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Private schools and public benefit

By Simon Baughen


The charitable status of private schools raises strong passions, both for and against. Those in the ‘anti’ camp were heartened by the Charity Act 2006. Section 3(2) explicitly provided that there was to be no presumption that purposes in the first three headings listed in s.2(2) – education, religion, prevention and relief of poverty – were for the public benefit. The Act also required the Charity Commission to provide Guidelines on what amounted to public benefit. Section 4(6) required trustees of charitable trusts to ‘have regard to’ such guidance. The Guidelines duly appeared in 2008 and in 2009 the Commission conducted an assessment of five schools to test whether they were satisfying the requirement of public benefit. Two of the schools failed to satisfy the Commission which in 2010 accepted plans increasing the percentage of financial assistance as a percentage of gross fee income from zero to 4.9% for Highfield Priory and from 2% to 3.7% for St Anselm’s.

In 2010 the Independent Schools Council applied for judicial review of the following parts of Commission’s published Guidelines on public benefit.

- 2b Where benefit is to a section of the public, the opportunity to benefit must not be unreasonably restricted by geographical or other restrictions; or by ability to pay any fees charged
2c People in poverty must not be excluded from the opportunity to benefit

The Attorney General also initiated a reference to consider how the public benefit requirement might be satisfied in respect of a range of scenarios concerning a hypothetical school charging fees of £12,000 p/a. Both proceedings were heard together before the Tax and Chancery Chamber of the Upper Tribunal. The lengthy, and somewhat elliptical, decision given on 13 October reached the following conclusions.

- the law on public benefit remains unchanged from before the 2006 Act and the removal of the presumption is not relevant to the key issue of whether a sufficient section of the public benefits from the charitable purpose as this was never subject to any presumption.
– the Charity Commission’s Guidelines in 2(b) and (c) do not accurately reflect the pre-existing law with their reference to ‘unreasonable’ restrictions. Provided there is a more than merely token benefit, there is not necessarily any obligation to give the poor the opportunity to benefit. The Tribunal’s further decision of 2 December details exactly which parts of the Guidelines will need to be rewritten.
– However, a trust which excludes the poor from benefit cannot be a charity. Although no case decides the point, the Tribunal ‘…consider it is right as a matter of principle, given the underlying concept of charity from early times. (para 178)’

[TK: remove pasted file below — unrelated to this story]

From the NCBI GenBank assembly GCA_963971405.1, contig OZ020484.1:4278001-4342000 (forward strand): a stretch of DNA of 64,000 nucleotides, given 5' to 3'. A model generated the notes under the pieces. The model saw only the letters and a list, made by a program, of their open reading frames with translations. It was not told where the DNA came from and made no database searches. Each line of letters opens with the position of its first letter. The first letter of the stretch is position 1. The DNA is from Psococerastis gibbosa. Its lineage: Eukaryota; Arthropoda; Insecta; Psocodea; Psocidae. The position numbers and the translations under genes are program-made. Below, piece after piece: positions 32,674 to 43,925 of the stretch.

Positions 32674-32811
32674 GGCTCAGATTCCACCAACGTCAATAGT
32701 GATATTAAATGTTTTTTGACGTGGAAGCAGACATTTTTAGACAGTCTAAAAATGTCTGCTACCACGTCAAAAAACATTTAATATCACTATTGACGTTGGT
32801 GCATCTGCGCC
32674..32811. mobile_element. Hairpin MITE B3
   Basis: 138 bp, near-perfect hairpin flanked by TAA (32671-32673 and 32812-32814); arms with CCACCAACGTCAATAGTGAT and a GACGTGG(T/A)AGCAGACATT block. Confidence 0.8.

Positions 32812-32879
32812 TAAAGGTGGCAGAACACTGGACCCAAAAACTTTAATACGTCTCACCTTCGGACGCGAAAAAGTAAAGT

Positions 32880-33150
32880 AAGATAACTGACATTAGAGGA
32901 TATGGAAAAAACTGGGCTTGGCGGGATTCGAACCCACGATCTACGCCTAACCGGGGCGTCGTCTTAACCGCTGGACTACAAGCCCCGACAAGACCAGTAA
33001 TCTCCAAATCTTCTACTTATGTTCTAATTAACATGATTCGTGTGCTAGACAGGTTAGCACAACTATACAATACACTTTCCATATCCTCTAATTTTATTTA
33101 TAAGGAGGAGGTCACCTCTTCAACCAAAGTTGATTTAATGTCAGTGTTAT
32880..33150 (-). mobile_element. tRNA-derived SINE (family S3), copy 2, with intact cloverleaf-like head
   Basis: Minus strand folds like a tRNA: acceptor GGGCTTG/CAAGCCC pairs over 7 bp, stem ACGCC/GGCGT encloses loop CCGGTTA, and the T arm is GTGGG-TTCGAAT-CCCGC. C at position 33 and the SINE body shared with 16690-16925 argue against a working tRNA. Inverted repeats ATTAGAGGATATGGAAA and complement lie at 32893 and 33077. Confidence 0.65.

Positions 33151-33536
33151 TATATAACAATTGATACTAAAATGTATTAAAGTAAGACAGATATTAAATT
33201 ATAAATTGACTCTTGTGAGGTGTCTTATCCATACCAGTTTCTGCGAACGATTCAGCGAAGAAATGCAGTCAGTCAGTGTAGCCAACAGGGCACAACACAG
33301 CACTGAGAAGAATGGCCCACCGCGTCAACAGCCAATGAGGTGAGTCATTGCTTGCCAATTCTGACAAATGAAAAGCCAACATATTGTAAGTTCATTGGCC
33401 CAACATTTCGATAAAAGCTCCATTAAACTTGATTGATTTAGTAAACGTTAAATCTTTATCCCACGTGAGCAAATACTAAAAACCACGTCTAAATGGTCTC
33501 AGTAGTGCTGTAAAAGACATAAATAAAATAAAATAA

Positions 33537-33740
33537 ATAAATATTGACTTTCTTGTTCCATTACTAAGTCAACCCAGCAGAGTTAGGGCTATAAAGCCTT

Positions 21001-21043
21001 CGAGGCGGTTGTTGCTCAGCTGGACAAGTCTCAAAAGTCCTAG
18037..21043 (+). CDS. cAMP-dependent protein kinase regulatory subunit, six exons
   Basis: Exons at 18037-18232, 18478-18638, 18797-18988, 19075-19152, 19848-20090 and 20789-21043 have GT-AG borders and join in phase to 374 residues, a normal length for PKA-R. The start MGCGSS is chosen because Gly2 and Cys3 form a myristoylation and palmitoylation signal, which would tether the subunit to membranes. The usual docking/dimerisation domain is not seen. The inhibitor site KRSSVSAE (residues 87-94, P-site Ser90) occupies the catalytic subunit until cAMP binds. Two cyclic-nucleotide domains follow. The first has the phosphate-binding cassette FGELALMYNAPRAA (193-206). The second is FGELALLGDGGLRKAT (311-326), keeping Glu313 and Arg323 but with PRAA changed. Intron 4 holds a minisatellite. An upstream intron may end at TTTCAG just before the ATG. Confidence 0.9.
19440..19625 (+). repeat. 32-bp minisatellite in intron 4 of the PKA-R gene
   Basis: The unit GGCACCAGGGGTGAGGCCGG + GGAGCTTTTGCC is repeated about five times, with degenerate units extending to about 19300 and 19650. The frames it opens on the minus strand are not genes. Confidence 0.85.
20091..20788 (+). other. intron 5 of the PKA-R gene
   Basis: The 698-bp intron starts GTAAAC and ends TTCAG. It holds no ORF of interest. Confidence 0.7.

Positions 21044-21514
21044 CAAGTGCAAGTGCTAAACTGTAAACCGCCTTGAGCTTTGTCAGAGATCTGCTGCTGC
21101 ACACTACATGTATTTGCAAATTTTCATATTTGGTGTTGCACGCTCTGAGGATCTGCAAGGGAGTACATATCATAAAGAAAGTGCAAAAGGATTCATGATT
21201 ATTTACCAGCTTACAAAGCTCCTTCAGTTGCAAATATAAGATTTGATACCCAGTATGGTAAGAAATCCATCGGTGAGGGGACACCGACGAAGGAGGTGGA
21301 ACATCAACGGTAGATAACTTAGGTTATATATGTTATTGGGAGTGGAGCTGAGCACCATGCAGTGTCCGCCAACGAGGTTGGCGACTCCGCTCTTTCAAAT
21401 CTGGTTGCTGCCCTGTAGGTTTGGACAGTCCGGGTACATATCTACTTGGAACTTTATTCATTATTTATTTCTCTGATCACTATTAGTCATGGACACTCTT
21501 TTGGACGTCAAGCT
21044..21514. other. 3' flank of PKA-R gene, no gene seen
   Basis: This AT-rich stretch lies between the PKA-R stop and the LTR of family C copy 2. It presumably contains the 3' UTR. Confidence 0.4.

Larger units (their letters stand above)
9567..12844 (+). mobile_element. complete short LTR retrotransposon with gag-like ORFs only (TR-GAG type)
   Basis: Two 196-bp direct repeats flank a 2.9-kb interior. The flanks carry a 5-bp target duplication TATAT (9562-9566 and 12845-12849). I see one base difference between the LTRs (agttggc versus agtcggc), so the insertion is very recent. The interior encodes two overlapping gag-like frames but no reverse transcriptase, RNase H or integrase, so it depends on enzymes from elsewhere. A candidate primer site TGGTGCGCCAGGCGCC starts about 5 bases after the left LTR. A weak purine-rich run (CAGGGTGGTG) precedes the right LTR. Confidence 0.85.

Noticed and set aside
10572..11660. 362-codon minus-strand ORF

– ‘The poor’ for this purpose does not necessarily mean the same as it does in charitable trusts for the relief of poverty.
– A trust which by its constitution does not exclude the poor must still operate for the public benefit, ie to make ‘adequate provision other than the provision of education to fee-paying students’( para 214).

The devil, of course, is in detail. This is where the analysis of the reference at the end of the decision is particularly useful. The Tribunal gave no definitive ruling on the various hypothetical scenarios but its remarks give the following indications as to how educational charities that charge fees can show they are operating for the public benefit.

- Providing scholarships and bursaries at a figure between 1% and 10% of entrants, depending on the circumstances of the particular school, such as the size of its endowment fund, if any, its geographical location, and whether it provided a ‘luxury’ education. A higher percentage would be expected for scholarships than for bursaries.
– A 75% remission on fees of £12,000 p/a would be acceptable – a family which could afford 25% fees but no more would arguably be ‘poor’.
– Provision of all of the following: making available its internal examination papers to the public on-line; providing some forms of teaching assistance to local state schools; allowing local state schools free use of its football pitches; co-sponsoring a local academy by paying £1m over five years to its endowment fund. However, only the last of these, on its own, would suffice, assuming such payments fell within the school’s constitution.

The message for fee-charging schools is this. If you are a charity you will need to show that you are operating for the public benefit, either by providing bursaries and scholarships to between 1% and 10% of entrants or by investing heavily in co-sponsoring a local academy. Although the Charity Commission’s Guidelines are flawed and will need rewriting, it seems its 2009 assessments of Highfield Priory and St Anselm’s were correct.

Simon Baughen is a Reader of Law at the University of Bristol and as a qualified solicitor practiced in maritime law as a claims adjuster at A. Bilbrough & Co Ltd. He co-authored The Law of Unincorporated Associations with Nicholas Stewart QC and Natalie Campbell.

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